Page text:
THE MICHIGAN STATE UNIVERSITY EXTENSION CURRICULUM PROCESS


Tool 23: Working With a Programmer or Digital Curriculum Specialist

Technology or digital-based media are frequently requested media for developing and delivering educational content, especially for youth audiences. This medium often proves intimidating for authors and curriculum development teams with minimal experience in using digital mediums for educational delivery. The key to embarking on digital curriculum development is to keep focused on exactly what you want your audiences to experience, learn and gain from their online or digital educational interface.

  • Defining Digital Curriculum – Before meeting with a programmer, you must first know in what digital medium you are most interested in creating your curriculum (refer to Selecting Educational Formats, Media and Key Curriculum Component). Current technology offers a host of options for managing the way that each helps you educate or inform your audiences. Digital media allow the inclusion of a variety of different media - print, video, audio, photography - as part of the educational interface all in one medium. There are also a variety of functions these media may employ or make possible, including commerce, dynamic information storage and retrieval, live updating of curriculum, and dynamic demonstration and training.

Think Audience, First!

  • You’ve seen this advice a lot throughout the different tools provided in this site, but again, regardless of the medium, it’s important to be clear on who the educational experience or information is designed for and what you hope that audience will gain from the experience. If your audience is adults, the interface that would work best for them may not be the best and most appropriate interface for the kids they work with. Use the information gathered in your needs assessment (see Identifying the Need for Your Material and Defining Your Audience) to help you best determine who your audience is and what’s the best medium for delivering your content to them.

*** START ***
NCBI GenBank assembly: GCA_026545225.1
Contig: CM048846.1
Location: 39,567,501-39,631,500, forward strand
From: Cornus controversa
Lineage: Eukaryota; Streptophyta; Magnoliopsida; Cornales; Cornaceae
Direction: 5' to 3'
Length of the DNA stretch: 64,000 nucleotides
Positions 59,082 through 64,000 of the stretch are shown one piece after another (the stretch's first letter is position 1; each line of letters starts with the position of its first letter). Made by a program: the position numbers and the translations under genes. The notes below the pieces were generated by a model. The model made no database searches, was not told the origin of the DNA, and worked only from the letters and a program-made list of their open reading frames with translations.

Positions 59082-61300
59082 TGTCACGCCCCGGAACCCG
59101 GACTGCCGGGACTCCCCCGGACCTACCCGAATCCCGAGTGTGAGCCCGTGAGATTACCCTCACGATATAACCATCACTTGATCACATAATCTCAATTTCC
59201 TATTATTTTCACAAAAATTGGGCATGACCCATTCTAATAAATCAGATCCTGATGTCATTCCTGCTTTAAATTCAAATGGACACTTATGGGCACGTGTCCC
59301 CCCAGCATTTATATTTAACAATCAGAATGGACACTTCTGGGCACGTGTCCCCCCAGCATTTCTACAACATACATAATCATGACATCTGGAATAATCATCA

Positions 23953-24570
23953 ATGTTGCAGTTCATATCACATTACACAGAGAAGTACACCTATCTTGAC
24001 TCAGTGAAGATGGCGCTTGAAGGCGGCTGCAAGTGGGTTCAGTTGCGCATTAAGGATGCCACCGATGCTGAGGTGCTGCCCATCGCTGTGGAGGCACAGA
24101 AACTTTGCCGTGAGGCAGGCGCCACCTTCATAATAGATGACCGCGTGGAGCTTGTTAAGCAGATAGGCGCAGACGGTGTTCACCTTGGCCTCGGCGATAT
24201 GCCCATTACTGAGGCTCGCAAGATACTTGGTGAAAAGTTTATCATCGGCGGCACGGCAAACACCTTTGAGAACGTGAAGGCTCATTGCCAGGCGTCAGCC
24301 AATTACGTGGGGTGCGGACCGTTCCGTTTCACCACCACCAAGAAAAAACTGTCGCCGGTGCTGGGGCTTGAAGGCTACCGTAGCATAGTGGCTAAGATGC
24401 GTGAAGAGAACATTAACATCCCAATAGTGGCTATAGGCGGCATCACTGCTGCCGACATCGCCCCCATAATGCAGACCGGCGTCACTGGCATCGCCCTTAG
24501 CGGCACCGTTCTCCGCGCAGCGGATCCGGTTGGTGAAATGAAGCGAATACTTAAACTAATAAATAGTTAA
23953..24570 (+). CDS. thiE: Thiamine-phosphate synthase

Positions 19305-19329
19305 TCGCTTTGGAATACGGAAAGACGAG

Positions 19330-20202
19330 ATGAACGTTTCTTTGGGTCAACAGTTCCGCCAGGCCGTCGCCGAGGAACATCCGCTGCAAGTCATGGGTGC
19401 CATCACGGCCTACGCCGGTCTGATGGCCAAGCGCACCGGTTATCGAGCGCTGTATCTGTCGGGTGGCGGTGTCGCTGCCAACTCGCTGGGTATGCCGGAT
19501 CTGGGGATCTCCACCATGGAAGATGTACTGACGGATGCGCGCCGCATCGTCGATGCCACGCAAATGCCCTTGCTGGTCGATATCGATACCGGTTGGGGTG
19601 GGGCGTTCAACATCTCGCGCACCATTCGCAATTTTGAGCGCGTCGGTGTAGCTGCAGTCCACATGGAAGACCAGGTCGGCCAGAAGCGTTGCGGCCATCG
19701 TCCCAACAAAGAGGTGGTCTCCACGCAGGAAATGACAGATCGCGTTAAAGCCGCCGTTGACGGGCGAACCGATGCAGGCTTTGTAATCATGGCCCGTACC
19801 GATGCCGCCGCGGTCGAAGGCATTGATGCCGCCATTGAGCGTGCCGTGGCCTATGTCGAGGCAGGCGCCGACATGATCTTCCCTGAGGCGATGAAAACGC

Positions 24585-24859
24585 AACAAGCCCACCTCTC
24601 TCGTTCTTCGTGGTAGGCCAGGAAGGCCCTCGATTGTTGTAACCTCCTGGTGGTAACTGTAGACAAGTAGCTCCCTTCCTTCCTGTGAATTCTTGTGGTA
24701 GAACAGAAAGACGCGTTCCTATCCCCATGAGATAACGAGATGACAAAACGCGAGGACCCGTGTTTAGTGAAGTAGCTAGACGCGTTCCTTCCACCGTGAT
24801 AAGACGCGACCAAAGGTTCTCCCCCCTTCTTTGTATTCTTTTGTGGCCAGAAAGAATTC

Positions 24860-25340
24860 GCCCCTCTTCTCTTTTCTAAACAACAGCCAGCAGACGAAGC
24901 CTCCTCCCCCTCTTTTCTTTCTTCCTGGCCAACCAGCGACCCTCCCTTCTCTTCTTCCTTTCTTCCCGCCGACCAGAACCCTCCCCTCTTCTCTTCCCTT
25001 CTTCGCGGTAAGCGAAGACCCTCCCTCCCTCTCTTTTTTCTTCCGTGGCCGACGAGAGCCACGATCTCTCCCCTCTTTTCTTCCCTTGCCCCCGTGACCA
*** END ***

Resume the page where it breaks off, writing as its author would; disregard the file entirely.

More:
• What is the technological capacity of your intended audience? Does the majority of your audience have access to the hardware needed to use your products? Digital development can be costly, so it’s important to know that the people you intend to use the work have access to it.
  • If you go into your curriculum project knowing that there will be a digital piece – Web, DVD or other - consider including a programmer as part of your design team. This will enable you to keep focused on the special needs of this medium while developing the project. This early involvement will keep your digital curriculum specialist aware of the outcomes and better informed to help the team reach its goals for the intended audience.

What Your Programmer Will Want to Know

  • Keep in mind that, depending on the degree of interactivity desired, you may need to involve a team of experts, including an interface designer, a programmer and people with expertise in video, photography or illustration. Because these folks provide costly services, it’s important to have a clear outline of your content before meeting with them. You’ll also want to look at examples of their work and get some idea of what the work will cost.